The United States’ Federal Bureau of Investigation (FBI) has issued a stark warning about consequences that telephony denial-of-service (TDoS) attacks on call centers could have on people’s lives.

If launched against critical call centers, TDoS attacks could ultimately prevent callers from reaching emergency services such as first responders in time and so pose a legitimate threat to public safety. “The resulting increase in time for emergency services to respond may have dire consequences, including loss of life,” reads the FBI’s public service announcement.

As the name suggests, the goal of TDoS attacks is to overwhelm a telephone system to such an extent that it would be unavailable for the intended users. This is done by keeping up a series of distraction calls going on for as long as possible, flooding the victim’s telephone system, delaying legitimate phone calls or even making it impossible for them to make it through.

While in the past TDoS attacks were conducted manually by encouraging people on social networks to join in calling campaigns to inundate specific telephone numbers, the perpetrators have now evolved their modus operandi and use automated systems.

“An automated TDoS attack uses software applications to make tens or hundreds of calls, simultaneously or in rapid succession, to include Voice Over Internet Protocol (VOIP) and Session Initiation Protocol (SIP). Numbers and call attributes can be easily spoofed, making it difficult to differentiate legitimate calls from malicious ones,” the Bureau explained.

Hacktivism, harassment and financial gain through extortion are among the most common motives for carrying out TDoS attacks. While hacktivists may use computer network exploitation to further their political and social causes, threat actors will resort to TDoS attacks as a way of squeezing municipalities for money.

RELATED READING: 5 ways cybercriminals can try to extort you

Th FBI also set out a list of guidelines on how to prepare for situations when emergency numbers aren’t reachable:

You should contact your local emergency services for information on how to reach them in the event of a 911 outage Write down the non-emergency numbers for your local fire, rescue and law enforcement agencies and have them ready if an outage occurs If possible, register for automated notifications in your region about emergency situations happening in your area Follow various sources of information, including websites and social media, for emergency responders in your area

Malware authors already taking aim at Apple M1 Macs

The first instance of malicious code native to Apple Silicon M1 Macs emerged a month after the release of devices equipped with the company’s in-house CPUs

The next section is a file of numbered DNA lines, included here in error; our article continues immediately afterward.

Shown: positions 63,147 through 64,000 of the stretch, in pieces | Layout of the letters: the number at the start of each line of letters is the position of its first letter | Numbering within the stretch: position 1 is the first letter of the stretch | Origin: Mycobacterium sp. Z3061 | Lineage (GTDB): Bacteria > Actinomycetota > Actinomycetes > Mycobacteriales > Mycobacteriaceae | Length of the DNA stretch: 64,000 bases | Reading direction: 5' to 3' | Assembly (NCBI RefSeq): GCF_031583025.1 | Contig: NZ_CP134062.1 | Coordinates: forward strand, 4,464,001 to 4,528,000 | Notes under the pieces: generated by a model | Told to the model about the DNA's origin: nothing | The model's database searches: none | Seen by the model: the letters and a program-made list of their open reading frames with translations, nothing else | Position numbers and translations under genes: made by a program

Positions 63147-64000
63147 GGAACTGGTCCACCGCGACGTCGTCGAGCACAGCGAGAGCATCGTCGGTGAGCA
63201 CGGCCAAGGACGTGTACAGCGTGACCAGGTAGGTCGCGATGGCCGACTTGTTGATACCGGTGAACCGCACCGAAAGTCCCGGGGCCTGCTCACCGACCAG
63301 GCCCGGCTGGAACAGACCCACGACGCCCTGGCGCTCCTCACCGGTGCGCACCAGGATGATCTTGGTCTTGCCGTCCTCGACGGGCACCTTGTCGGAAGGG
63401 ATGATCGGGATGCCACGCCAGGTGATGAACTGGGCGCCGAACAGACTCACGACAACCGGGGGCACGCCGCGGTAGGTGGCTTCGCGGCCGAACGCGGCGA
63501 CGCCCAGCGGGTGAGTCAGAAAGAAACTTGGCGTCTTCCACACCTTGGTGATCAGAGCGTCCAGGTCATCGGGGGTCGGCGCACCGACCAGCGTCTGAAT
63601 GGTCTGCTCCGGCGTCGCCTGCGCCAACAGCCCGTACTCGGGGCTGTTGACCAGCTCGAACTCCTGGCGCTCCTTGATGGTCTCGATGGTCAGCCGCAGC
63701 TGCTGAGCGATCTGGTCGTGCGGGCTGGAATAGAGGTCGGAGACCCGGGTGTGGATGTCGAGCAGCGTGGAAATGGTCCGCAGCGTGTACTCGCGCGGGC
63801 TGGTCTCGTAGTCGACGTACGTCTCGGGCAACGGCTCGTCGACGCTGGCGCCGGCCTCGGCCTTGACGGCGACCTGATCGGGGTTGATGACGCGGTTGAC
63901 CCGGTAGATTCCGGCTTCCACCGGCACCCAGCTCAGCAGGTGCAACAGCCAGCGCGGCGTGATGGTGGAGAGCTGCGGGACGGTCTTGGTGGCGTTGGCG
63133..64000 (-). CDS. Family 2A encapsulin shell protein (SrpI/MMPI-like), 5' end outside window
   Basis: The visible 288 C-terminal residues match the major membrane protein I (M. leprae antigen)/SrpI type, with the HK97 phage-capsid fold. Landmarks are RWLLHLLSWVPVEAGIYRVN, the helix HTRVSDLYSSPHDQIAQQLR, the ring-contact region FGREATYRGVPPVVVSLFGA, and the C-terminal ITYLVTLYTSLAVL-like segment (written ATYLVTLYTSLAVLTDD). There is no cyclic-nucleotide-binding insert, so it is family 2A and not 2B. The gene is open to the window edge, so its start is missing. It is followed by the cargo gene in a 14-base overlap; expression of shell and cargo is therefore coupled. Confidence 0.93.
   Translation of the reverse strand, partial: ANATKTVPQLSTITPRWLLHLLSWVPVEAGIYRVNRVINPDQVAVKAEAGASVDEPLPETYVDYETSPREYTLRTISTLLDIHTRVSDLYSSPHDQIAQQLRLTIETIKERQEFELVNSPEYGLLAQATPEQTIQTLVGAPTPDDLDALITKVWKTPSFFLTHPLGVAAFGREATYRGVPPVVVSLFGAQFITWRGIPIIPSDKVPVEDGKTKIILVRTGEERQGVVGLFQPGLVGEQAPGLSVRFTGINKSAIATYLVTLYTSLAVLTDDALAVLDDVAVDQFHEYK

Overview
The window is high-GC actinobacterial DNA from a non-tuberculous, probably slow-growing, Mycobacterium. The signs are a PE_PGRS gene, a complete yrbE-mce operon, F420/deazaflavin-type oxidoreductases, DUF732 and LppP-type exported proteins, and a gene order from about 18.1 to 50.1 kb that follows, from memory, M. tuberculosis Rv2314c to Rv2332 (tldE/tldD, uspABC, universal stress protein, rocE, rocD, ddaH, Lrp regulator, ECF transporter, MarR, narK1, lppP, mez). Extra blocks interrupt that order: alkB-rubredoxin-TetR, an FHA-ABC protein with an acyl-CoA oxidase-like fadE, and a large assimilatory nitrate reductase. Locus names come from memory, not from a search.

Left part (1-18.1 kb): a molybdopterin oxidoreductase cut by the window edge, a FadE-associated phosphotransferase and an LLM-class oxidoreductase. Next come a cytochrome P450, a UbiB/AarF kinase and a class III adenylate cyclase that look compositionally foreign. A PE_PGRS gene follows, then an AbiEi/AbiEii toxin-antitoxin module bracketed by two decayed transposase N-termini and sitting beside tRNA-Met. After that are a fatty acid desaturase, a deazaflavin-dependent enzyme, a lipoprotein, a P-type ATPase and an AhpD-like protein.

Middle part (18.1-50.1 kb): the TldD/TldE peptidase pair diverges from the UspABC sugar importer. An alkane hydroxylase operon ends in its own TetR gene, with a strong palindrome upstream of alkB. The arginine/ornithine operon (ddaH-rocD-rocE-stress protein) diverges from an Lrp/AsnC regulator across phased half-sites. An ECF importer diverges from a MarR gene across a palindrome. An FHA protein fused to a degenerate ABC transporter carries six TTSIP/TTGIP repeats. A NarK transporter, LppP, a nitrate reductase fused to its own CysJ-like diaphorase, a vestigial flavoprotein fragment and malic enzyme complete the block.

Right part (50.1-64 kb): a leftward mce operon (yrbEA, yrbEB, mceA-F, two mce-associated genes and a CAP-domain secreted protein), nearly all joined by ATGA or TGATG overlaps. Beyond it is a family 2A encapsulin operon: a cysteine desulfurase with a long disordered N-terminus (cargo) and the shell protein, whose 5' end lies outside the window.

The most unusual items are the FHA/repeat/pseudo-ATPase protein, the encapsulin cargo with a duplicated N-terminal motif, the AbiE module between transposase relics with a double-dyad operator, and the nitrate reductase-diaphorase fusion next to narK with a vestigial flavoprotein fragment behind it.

In November, Apple debuted a series of Mac computers sporting its new Apple Silicon M1 chips to great acclaim. The release of the new hardware also grabbed the attention of enterprising cybercriminals, who prepared a “little” debut of their own – malware that can run specifically on devices fitted with the new Apple chipsets.

Apple’s new M1 processors use ARM-based architecture, a departure from the previous generation of Intel x86 processors that its computers previously came with. This has necessitated for applications developed for Macs to be either translated through Apple’s Rosetta 2 engine or coded anew to work natively on the new chips.

In the meantime, threat actors have been busy in their own way. Mac security researcher Patrick Wardle has disclosed details about malicious code that targets specifically computers running on Apple Silicon. Combing through VirusTotal and using specific search modifiers, Wardle was able to identify a macOS program that was written in native M1 code and was identified as malicious. The application, dubbed GoSearch22, was found to be a variant of the Pirrit adware family, a common threat targeting Mac users.

RELATED READING: Mac cryptocurrency trading application rebranded, bundled with malware

Applications such as GoSearch22 display unwanted coupons, banners, and pop-up ads that promote questionable webpages; however, they have also been observed to collect browsing data or other potentially sensitive information.

The new version seems to install itself as a malicious Safari extension and persist as a launch agent. It is worth noting that the malware strain was submitted into VirusTotal at the end of December 2020, a mere month after the launch of the new Mac computers.

“Rather awesomely, if we analyze details of the VirusTotal submission, it turns out this sample was submitted (by a user) directly through one of Objective-See’s tools (likely KnockKnock) …after the tool flagged the malicious code, due to its persistence mechanism,” Wardle said. This means that the malware has been detected in the wild and macOS users might have been infected.

“Today we confirmed that malicious adversaries are indeed crafting multi-architecture applications so that their code will natively run on M1 systems. The malicious GoSearch22 application may be the first example of such natively M1 compatible code,” he said.